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15 December 2017 20:08 (South Africa)
Sport

SuperRugby: What the heck happened to the Cheetahs?

  • Ken Borland
    ken borland
    Ken Borland

    Ken Borland hails from the south coast of KwaZulu-Natal and was educated in the Midlands before going to Joburg in 2004. For a small fee, he'll write or talk about anything and has been a contributor for Reuters, SuperSport, the BBC, various other radio stations around the world, and Midi Olympique. He has covered rugby and cricket World Cups and, even though his own game is a disgrace, numerous golf tournaments. In fact, he took up writing when it became clear he was not going to be actually playing in the big stadiums, no matter how keen he was!

    When he's not around a sports field somewhere, Ken is invariably in the bush, birdwatching, although the sea and its conchological riches also fascinate him. He is a keen follower of music and movies.
  • Sport
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Riaan Smit almost nailed a touchline conversion to complete a miraculous Cheetahs comeback against the Brumbies, but that Vodacom SuperRugby qualifying playoff was dwarfed in quality and importance by the inspired performance dished up by the Crusaders in hammering the Reds. By KEN BORLAND.

The only team probably celebrating the Cheetahs’ loss in Canberra more than the Brumbies will be the Bulls, because it means they will now host the Australians this weekend in Pretoria, instead of facing the Crusaders, whose current form suggests it would take a miracle to beat them.

They dismantled the Reds, the 2011 champions, 38-9 in Christchurch, scoring four tries to none, with ace flyhalf Dan Carter contributing 20 points.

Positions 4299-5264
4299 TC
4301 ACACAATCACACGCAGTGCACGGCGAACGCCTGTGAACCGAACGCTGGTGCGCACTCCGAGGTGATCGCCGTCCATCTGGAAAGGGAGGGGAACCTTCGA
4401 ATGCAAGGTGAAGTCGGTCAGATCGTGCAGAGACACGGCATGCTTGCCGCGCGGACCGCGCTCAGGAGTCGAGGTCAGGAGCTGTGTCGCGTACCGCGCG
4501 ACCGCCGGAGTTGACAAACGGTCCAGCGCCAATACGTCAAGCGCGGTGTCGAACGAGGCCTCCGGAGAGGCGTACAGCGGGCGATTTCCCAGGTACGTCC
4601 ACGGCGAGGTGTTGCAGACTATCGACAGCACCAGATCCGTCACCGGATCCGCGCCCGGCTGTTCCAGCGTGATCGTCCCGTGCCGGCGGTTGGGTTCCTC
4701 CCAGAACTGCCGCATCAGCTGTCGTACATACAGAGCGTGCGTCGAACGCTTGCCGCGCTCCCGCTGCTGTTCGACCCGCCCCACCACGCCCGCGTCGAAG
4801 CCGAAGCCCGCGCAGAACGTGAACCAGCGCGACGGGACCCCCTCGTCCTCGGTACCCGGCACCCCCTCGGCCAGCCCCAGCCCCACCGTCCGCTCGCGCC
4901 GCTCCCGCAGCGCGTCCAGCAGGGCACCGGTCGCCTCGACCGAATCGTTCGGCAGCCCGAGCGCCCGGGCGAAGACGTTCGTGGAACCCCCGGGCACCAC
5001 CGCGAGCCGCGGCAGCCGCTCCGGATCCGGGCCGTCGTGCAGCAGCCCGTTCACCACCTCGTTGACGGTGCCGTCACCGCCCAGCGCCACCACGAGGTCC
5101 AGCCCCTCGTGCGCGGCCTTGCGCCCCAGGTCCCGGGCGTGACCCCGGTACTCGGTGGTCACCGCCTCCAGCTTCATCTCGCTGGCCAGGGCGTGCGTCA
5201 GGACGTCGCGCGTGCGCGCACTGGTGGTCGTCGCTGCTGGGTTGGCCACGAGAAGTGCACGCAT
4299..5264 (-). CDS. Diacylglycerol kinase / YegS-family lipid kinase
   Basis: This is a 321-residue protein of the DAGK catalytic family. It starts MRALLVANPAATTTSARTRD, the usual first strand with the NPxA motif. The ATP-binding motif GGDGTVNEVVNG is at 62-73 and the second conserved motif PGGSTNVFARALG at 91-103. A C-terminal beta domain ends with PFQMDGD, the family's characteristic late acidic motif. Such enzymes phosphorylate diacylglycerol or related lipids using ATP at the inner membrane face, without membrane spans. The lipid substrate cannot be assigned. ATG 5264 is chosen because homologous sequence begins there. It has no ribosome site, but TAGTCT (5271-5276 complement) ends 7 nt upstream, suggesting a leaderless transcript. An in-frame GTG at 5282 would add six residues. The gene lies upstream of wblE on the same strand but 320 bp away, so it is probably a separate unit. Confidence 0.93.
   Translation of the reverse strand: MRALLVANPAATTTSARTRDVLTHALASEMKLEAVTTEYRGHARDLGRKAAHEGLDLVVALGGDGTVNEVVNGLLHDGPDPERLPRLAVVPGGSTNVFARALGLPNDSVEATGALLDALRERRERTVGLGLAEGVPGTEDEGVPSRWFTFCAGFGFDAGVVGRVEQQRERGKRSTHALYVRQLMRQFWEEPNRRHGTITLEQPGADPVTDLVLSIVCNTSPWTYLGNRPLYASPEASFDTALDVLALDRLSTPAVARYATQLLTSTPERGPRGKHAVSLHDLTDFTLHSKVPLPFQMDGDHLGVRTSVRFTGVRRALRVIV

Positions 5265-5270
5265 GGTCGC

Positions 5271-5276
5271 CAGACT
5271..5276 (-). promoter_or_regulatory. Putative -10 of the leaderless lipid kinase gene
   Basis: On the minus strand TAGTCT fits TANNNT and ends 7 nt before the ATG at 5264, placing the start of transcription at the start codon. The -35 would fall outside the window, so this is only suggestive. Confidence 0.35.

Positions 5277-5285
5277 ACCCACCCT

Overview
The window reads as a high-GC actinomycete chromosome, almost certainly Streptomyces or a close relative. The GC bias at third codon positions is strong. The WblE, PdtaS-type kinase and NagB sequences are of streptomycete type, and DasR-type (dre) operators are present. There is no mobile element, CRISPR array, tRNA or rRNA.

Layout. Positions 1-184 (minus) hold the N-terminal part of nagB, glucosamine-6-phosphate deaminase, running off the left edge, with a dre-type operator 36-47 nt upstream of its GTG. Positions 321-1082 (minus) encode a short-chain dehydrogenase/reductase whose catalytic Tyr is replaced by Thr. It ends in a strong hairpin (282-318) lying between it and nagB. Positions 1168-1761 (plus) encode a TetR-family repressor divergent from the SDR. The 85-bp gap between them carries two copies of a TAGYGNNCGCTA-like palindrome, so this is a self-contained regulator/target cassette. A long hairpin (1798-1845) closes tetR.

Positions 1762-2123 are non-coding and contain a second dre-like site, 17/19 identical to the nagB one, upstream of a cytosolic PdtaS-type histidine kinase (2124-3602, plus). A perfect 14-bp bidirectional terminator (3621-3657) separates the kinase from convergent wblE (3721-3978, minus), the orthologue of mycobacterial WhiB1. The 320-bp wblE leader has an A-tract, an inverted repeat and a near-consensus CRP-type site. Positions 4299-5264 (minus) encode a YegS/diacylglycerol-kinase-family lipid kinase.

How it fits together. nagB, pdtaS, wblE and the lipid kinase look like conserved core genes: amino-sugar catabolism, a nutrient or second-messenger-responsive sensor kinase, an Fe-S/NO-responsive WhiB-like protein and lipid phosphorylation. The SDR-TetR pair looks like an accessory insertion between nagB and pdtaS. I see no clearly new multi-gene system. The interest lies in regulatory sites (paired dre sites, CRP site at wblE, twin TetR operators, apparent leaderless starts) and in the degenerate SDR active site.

"We were just outclassed. The Crusaders were exceptional and I am sure they will be very hard to beat in the finals,” Reds scrumhalf Will Genia admitted.

Carter showed that he was back to his best ahead of the Rugby Championship, controlling the Crusaders game plan superbly and constantly probing the Reds defence as he took the ball to the line.

In contrast, much-hyped Reds flyhalf Quade Cooper was anonymous. Although he was impaired by the back-foot ball his forwards gave him, the fancy tricks his fans are so fond of look great but unless they’re produced on the gain-line and actually put other players into space, they are irrelevant. His critics will be able to point to what influence he actually has on the game.

An impressive start to the match saw the Crusaders take the ball through 15 phases and win an early penalty, and the display of precision led to an understandable nervousness amongst the Reds. That led to an abundance of basic errors by the visitors and then to a definite sense of panic.

An amazing exhibition of running lines and support play by the Crusaders – both forwards and backs – then exploited the holes in a retreating, disorganised defence.

The Crusaders pack was like an armoured vehicle ploughing through the Reds, such was their cohesion and the sheer ferocity they brought to the collisions and breakdowns.

The Crusaders also had the security of knowing that the Reds were really struggling to make any inroads against a steely defence that conceded just four line-breaks, allowed just four offloads and had a 92% tackling success rate.

In contrast, the Crusaders enjoyed making 15 line-breaks and 22 offloads.

If the Crusaders were an armoured vehicle, then the Cheetahs and Brumbies looked like milk delivery vans instead.